"The Hangman isn’t Hanging" by Jay Lake
"No God is a Mosquito" by Jon Hansen
"A Good Hair Day in Anarchy" by Ken Scholes
As you would expect from a Jay Lake story, "The Hangman isn’t Hanging" is imaginative, original, and well-written. Lake’s ability to create wild, imaginative, believable stories at a high rate is enviable. However, the story suffers from the same weaknesses that some of Lake’s other stories do, being a little loose in its construction. Ideas seem to have been tossed in because they are so cool rather than because the story requires them. Elements, such as the Nephilim who protect the Chosen Ones, and the Chosen Ones themselves, are not fully integrated into the story.
Despite these reservations, I loved the fervent imagination of "The Hangman isn’t Hanging." It is an involving and exciting story that is well worth the time to read.
Next up is Jon Hansen‘s "No Mosquito is a God," a short-short probably more memorable for its title than its content. While on holiday in Greece, the narrator is bitten by a mosquito. When he returns to America, his leg swells rapidly and alarmingly. He is hurried into hospital where the doctors decide to operate.
It’s rare to find a short-short or a flash piece that really satisfies. Putting characters, story, quality writing, and a good speculative idea into such a short space is extremely difficult. Hansen doesn’t quite manage it, but neither does he fail. "No Mosquito is a God" has an extremely cool title and a neat core idea, but it is a fairly ordinary piece with decent, if not exceptional, writing.
Ken Scholes provides the final story with "A Good Hair Day in Anarchy." Anarchy is a small town on the planet of New Texas. One day, a bounty hunter turns up in Ed’s barbershop and asks for a haircut. He has been trailing a notorious—and now disappeared—old gunfighter, Slope Dobbins, and he thinks he’s found his man: Sheriff Brady.
"A Good Hair Day in Anarchy" is really a straight Western. The fact that it is set on another planet, and in the future, has no real relevance to the story. There is only one science-fictional device—a DNA reader—that has no equivalent in a normal Western. Of course, "being a Western" and "being only marginally Science Fiction" shouldn’t be considered to be criticisms of the story. Lone Star Stories was started as a Texas-themed zine, and "A Good Hair Day in Anarchy" fits that theme.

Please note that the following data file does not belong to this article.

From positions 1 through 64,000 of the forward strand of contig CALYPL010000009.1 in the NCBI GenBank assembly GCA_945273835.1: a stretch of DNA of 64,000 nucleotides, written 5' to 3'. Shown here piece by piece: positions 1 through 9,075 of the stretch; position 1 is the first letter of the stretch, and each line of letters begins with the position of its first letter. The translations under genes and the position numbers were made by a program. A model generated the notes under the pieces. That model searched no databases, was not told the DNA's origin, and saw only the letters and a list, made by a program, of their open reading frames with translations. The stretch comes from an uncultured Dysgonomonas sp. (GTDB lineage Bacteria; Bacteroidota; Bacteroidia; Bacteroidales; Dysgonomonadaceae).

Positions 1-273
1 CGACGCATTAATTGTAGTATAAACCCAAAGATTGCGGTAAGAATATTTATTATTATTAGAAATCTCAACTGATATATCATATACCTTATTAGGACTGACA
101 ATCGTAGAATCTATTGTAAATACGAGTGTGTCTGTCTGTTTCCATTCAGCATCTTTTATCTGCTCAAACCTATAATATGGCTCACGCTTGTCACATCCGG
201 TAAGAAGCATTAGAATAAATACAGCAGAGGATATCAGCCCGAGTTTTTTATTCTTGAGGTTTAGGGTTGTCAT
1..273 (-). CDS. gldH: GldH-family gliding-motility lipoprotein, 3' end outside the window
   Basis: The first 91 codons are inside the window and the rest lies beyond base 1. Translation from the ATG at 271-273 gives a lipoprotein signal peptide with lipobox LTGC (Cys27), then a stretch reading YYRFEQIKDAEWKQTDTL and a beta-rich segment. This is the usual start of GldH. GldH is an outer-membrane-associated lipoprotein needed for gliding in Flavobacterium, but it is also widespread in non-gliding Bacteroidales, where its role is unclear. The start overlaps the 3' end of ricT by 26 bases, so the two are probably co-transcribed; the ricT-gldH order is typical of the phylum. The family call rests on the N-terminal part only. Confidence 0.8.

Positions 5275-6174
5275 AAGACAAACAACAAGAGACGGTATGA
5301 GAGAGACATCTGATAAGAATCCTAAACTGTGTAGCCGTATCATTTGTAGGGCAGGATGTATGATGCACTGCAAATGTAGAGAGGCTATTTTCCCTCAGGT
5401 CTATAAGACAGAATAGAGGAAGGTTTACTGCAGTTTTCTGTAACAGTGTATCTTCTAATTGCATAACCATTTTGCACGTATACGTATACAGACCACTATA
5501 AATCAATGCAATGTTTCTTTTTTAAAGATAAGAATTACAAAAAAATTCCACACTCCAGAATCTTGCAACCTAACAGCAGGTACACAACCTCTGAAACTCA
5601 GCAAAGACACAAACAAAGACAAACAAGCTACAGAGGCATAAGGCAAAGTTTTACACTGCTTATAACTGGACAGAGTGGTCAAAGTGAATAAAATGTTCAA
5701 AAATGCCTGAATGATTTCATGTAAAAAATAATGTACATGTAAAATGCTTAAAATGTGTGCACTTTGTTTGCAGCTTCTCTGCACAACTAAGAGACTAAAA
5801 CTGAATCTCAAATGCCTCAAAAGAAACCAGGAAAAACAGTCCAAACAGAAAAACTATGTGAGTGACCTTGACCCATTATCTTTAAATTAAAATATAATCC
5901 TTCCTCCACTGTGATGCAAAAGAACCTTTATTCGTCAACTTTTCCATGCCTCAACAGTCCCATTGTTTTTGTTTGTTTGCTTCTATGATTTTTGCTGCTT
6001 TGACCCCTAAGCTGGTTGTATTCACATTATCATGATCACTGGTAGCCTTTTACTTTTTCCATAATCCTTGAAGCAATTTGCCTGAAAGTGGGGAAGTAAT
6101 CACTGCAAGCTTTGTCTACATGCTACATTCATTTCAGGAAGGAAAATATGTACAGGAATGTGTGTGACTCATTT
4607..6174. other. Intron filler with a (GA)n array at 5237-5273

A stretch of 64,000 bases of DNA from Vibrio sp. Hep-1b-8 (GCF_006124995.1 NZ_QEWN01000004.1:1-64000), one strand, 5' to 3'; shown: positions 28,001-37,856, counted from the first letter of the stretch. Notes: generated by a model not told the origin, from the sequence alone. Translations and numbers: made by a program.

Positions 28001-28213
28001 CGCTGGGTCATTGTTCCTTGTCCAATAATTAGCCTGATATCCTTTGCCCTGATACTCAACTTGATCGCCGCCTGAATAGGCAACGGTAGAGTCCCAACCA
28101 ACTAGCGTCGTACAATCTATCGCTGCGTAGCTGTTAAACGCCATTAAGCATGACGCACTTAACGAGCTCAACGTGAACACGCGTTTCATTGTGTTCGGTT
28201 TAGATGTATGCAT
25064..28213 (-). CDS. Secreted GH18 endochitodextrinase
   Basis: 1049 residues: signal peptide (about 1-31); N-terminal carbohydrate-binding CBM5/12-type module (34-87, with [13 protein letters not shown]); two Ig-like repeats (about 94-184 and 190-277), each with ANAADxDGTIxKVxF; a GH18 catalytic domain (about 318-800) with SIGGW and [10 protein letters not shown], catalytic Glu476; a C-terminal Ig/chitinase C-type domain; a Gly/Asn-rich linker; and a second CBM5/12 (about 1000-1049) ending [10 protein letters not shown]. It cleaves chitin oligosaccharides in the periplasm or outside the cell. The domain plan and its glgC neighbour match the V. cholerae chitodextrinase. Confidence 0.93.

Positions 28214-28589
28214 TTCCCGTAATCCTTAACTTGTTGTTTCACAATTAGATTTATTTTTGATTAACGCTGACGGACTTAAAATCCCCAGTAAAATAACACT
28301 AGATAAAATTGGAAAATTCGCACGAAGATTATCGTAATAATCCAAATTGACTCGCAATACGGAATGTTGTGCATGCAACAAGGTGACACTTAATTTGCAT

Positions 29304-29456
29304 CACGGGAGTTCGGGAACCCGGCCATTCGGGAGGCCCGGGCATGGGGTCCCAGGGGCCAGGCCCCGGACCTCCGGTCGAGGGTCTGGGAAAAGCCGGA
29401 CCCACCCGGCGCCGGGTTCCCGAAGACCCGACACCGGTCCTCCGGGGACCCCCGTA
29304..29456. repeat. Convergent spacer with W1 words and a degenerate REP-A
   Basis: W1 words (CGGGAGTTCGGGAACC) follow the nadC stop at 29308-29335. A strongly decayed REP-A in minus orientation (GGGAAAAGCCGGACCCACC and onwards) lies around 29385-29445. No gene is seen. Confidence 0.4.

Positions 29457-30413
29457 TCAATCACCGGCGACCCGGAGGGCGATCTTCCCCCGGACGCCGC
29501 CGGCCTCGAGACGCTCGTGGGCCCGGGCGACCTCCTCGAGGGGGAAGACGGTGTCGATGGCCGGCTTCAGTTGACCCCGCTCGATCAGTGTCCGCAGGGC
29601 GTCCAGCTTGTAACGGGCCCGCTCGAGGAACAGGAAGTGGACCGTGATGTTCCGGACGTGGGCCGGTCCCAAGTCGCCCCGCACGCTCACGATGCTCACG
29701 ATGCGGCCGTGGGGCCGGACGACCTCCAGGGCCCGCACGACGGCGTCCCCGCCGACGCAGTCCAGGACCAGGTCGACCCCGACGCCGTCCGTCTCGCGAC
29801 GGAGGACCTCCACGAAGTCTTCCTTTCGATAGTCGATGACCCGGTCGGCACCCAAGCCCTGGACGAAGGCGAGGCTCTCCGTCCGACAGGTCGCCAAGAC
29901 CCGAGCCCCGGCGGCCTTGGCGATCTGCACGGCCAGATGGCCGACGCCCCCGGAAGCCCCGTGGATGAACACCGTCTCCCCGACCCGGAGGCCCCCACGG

The action proceeds at a good rate through the story, and Scholes does a good job of portraying the feel of a Western town. There are some nice little touches, such as the bounty hunter’s reaction when Ed doesn’t know who he is. However, you can see the end coming from the first page, and Scholes doesn’t do enough along the way to compensate.
This is a reasonable story, but there’s little to set it apart from the mass of other semi-pro fiction out there. It would have been nice to see Scholes blend the SF skin more fully with the Western setting and to see him make more of the SF ideas he just hints at, such as the Waygate that opens from time-to-time, allowing an influx of new settlers and an outflux of the disillusioned. There are interesting stories to be told in this world, when the setting has been more fully realized, but "A Good Hair Day in Anarchy" doesn’t really make it.
There were no stories in this issue of Lone Star Stories that stood out like Sandra McDonald‘s "The Heirs of Cenpa" in the last issue or Sarah Prineas‘s "Winged Victory" in the issue before that. Jay Lake’s "The Hangman isn’t Hanging" was the pick of the issue, with the other two stories being readable and enjoyable, but not exceptional.
In my review of the last issue, I commented on the lack of archiving of old stories in Lone Star Stories and the unattractive web design. I’m delighted to see that with this issue, the past stories are available in an archive and the design of the website is attractive and clean.